Unexpected Delay In Election Night Robocall Trial
BALTIMORE (WJZ)— There’s a delay in the trial against the campaign consultant accused in the 2010 Election Night robocall controversy. Julius Henson will have to wait to try to convince a jury of his innocence.
Derek Valcourt has been following the case and explains why.
One of the state’s key witnesses is sick. Under doctor’s orders, he won’t be available for days. It’s a setback to a case that’s been brewing for 15 months.
Getting a fair jury is critical to both sides. Remember this case is knee deep in politics. Just look at how we got here.
While Republican Bob Ehrlich campaigned for governor, his campaign team — led by Paul Schurick– agreed to hire Henson to help them win.
“We made the call,” Henson admitted.
Henson also admits he wrote the now infamous Election Night robocall that was sent to 112,000 registered Democrats in predominately black Baltimore City and Prince George’s County.
Before polls were even closed, the call hinted it came from the Democrats who were winning and that there was no need to go vote. The robocall never mentioned that it was really coming from Ehrlich’s campaign.
“It’s not just political dirty tricks,” said Emmitt Davitt, state prosecutor. “It’s against the law.”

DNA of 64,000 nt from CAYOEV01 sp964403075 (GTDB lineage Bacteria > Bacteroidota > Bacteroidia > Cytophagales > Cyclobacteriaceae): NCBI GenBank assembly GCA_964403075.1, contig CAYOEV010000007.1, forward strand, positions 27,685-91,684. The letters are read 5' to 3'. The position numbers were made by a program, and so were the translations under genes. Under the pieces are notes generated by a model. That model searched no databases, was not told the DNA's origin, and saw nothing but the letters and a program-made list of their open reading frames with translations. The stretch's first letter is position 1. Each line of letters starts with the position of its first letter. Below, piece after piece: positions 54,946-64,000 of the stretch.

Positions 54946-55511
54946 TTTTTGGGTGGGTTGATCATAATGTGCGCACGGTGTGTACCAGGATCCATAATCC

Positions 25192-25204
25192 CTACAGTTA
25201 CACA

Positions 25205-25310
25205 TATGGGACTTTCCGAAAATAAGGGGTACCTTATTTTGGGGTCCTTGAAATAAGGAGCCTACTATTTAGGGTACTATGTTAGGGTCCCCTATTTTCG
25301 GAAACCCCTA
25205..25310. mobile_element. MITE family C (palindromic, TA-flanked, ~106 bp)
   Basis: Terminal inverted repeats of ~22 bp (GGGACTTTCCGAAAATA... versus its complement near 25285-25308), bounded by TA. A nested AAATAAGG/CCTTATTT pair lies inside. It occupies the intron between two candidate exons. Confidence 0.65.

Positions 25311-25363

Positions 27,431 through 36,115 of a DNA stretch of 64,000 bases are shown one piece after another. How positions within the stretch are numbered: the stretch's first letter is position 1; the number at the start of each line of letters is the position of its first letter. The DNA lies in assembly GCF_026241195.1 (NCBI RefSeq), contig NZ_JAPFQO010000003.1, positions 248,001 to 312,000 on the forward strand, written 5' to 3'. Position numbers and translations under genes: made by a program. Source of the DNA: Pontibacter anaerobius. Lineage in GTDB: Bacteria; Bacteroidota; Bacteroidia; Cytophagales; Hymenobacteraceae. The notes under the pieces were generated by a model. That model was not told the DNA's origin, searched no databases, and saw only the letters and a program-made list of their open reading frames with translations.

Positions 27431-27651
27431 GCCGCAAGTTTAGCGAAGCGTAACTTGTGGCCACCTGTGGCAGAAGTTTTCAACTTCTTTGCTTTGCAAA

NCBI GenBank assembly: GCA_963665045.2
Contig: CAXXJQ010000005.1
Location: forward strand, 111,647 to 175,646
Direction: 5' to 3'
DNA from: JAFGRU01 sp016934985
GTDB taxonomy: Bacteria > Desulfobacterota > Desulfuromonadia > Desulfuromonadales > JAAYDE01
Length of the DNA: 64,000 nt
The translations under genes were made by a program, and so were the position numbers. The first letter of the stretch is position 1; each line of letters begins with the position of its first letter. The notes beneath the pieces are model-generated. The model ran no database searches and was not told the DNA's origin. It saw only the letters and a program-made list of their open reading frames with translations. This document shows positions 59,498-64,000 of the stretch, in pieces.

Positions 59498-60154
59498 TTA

Davitt calls it illegal voter suppression, and in Schurick’s case jurors already agreed.
He finds out if later this month if he’s going to go to jail for the same robocall that now has Henson in court arguing the law violates his free speech.
His attorney says it’s hard to keep politics out of the courtroom.
“I think it’s impossible,” said Ed Smith Jr.
Henson’s attorneys want to try to convince the jury that this whole case is a political witch hunt by a prosecutor who was appointed by Ehrlich’s opponent Governor Martin O’Malley.
But the judge told them those political arguments would not be allowed in court. The case will resume Feb. 23.
Attorneys for Schurick say they will be asking a judge to sentence him to probation before judgment when he is sentenced for his role in the robocall scandal on Feb. 16.